needed. Since change frequently is injurious to physical health also, people
need to be cautioned to maintain optimal health. Counselors need to be alert for
indications that the person is letting go of the past and is taking hold of the
new, so that reinforcement of these efforts at healing and renewal can be given.
Thus, the renewal process and the trend toward growth and recovery can be
accelerated and maintained.
This process often does not proceed in nicely calibrated phases, and people
often recycle through the process. The sequences of these phases are not always
predictable. For example, some people might spend years grieving the losses from
their life transitions. A key criticism of this process model is that it is
often oversimplified and the orderly progression of the stages for all people in
transition is taken for granted.
COPING ATTITUDES AND SKILLS
Coping is viewed in the
psychological literature as a form of self-initiated problem solving. Thus, it
is clearly distinguished from adjustment and psychological defense, which are
fairly automatic responses to change and threat. Similarly, transformational
forms of personal change often come about through intense life experiences over
which people have little control. Skillful "copers" are effective in appraising
the possible threats and dangers in the change event, and can choose among
alternative courses of appropriate action (Lazarus & Folkman, 1984).
Attitudes contribute to a satisfactory coping response. A key attitude is to
view change as a normal part of living, as opposed to a view that the transition
is some kind of terrible curse, unlucky event, or unnecessarily difficult
problem to solve. The effectiveness of viewing the transition as a challenging
event, even welcoming it as an opportunity for creative growth, has much support
in research (Kobassa, 1979). A man, for example, who sees his company about to
reorganize and consolidate decides that he will use this transition event to
move toward the career he always wanted--a business of his own. Thus, he viewed
this move as a challenging opportunity.
People who perceive themselves as being in control of their lives, and to a
large extent over the events in their lives, are among what Kobassa (1979) calls
"hardy copers." A related attitude in the hardy copers' repertoire is
commitment--knowing their values and goals, as well as having the intention of
pursuing them diligently. In other words, they know who they are and what they
want. The transition is perceived as just another hurdle to jump along life's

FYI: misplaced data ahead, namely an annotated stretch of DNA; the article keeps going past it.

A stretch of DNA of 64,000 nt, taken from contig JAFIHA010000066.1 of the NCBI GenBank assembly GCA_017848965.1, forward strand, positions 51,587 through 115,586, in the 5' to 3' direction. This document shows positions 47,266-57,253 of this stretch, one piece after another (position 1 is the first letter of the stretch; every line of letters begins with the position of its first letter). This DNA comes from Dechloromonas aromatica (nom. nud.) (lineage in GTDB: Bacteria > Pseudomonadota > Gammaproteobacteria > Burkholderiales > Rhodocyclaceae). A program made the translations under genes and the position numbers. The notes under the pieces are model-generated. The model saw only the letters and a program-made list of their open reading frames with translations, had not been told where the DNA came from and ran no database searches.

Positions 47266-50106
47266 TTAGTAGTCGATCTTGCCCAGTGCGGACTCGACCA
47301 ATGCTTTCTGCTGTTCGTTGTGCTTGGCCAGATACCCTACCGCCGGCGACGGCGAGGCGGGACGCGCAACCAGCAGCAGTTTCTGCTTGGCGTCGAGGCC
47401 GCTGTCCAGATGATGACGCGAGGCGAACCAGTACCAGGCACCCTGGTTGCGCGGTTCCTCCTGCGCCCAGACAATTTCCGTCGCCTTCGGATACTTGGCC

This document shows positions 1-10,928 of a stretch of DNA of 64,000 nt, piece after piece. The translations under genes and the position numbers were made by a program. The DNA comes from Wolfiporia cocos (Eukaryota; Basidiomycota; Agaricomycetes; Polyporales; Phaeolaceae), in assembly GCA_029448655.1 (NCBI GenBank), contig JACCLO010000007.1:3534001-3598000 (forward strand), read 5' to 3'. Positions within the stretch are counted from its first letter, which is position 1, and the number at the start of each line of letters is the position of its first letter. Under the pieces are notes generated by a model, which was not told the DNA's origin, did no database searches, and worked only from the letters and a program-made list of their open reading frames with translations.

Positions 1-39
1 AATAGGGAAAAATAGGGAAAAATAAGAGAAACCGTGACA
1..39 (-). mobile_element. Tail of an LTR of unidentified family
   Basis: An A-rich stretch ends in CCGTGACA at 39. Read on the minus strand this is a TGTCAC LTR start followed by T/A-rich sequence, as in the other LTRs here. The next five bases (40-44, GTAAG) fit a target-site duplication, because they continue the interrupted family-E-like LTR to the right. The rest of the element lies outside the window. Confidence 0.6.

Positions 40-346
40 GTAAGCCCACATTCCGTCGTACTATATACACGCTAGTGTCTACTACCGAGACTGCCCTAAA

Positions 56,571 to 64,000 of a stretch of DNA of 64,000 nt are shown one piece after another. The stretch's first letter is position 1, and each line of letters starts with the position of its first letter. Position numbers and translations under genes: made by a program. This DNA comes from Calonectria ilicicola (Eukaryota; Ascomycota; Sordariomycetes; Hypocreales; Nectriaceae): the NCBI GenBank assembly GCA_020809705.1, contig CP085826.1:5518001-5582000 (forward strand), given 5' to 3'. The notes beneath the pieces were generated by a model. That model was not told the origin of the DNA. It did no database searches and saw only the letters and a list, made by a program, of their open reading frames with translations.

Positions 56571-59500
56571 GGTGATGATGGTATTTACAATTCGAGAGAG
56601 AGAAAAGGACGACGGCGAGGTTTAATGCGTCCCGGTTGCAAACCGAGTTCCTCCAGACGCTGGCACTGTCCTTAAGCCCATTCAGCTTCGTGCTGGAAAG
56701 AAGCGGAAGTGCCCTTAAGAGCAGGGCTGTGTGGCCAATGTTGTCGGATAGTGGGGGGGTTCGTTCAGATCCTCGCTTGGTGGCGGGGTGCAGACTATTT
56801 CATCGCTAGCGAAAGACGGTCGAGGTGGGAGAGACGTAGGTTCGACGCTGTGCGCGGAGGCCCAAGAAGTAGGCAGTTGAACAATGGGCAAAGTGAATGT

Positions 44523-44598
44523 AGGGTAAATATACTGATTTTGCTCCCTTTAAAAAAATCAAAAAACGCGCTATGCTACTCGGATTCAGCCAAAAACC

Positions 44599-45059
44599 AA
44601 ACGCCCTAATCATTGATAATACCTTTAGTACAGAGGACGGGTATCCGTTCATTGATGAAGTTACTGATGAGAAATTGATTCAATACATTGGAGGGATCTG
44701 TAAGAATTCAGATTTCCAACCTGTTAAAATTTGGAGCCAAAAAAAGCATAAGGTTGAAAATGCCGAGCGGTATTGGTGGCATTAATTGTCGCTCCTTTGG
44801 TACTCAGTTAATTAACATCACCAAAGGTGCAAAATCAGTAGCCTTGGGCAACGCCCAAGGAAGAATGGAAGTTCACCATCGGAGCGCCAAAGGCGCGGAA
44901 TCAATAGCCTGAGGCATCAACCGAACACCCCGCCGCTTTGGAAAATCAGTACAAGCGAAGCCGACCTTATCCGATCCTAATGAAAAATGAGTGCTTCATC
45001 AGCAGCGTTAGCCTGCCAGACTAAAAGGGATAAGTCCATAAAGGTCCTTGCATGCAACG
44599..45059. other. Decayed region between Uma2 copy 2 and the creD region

raceway. They are willing to take responsibility for their actions and do not
blame others for the transitions that inevitably come into their lives. When
becoming ill, for example, they are willing to look for flaws in their own
lifestyles as well as to look for external physical causes.
The length of time required for satisfactory resolution of a transition
depends on a number of mediating factors. Some key ones are:
meaning that the transition has for the person;
extent to which the person is aware of and expresses feelings about the
experiences with transitions and learning from them;
availability of support systems;
Coping skills can be classified in various ways, but a simple list that
incorporates several subcategories follows:
and utilizing support networks;
restructuring, or reframing;
problems in the rational, intuitive, discovery, and systems modes;
stress responses and stress-inducing events.
All of these skill clusters are teachable (Brammer & Abrego, 1981). The
key goal for counselors who are helping people cope with threatening personal
change is to teach them the skills they can use to conceptualize the nature of
their transitions (e.g., as a fairly predictable and understandable process) and
the skills to cope with various stages in the process. The principal goal would
be self-management of their transitions since they are such a common part of
human existence. A second goal would be to help people inoculate themselves
against the unwanted consequences of their transitions, such as depression,
hopelessness, chronic grief, and self pity, or awareness of being in crisis and
out of control.
The goals cited above can be reached not only
through learning specific coping skills and attitudes, but also by acquiring
knowledge about the nature of the transition process through engaging in a
self-inquiry when the transition ends. This inquiry includes questions such as,
What did I learn about myself, others and the nature of transitions as a result
of working through this transition? The anticipated outcome is that people would
be able to manage their own transitions effectively without outside help.
Brammer, L., & Abrego, P. (1981).
Intervention strategies for coping with transitions. The Counseling
Psychologist, 9, 19-36.
Brammer, L. (1991). How to cope with life transitions: The challenge of
personal change. New York: Hemisphere Publishing Corp.
Bridges, W. (1980). Transitions: Making sense out of life changes. Reading,
Hopson, B. (1981). Response to papers by Schlossberg, Brammer and Abrego. The
Counseling Psychologist, 9, 36-40.
Kobassa, S. (1979). Stressful events, personality and health: An inquiry into
hardiness. Journal of Personality and Social Psychology, 37, 1-11.
Kubler-Ross, E. (1969). On death and dying. New York: Macmillan. Lazarus, R.,
& Folkman, S. (1984). Stress, appraisal and coping. New York: Springer.
Parkes, C. (1972). Bereavement: Studies of grief in adult life. New York:
International Universities Press.
Schlossberg, N. (1984). Counseling adults in transition. New York: Springer.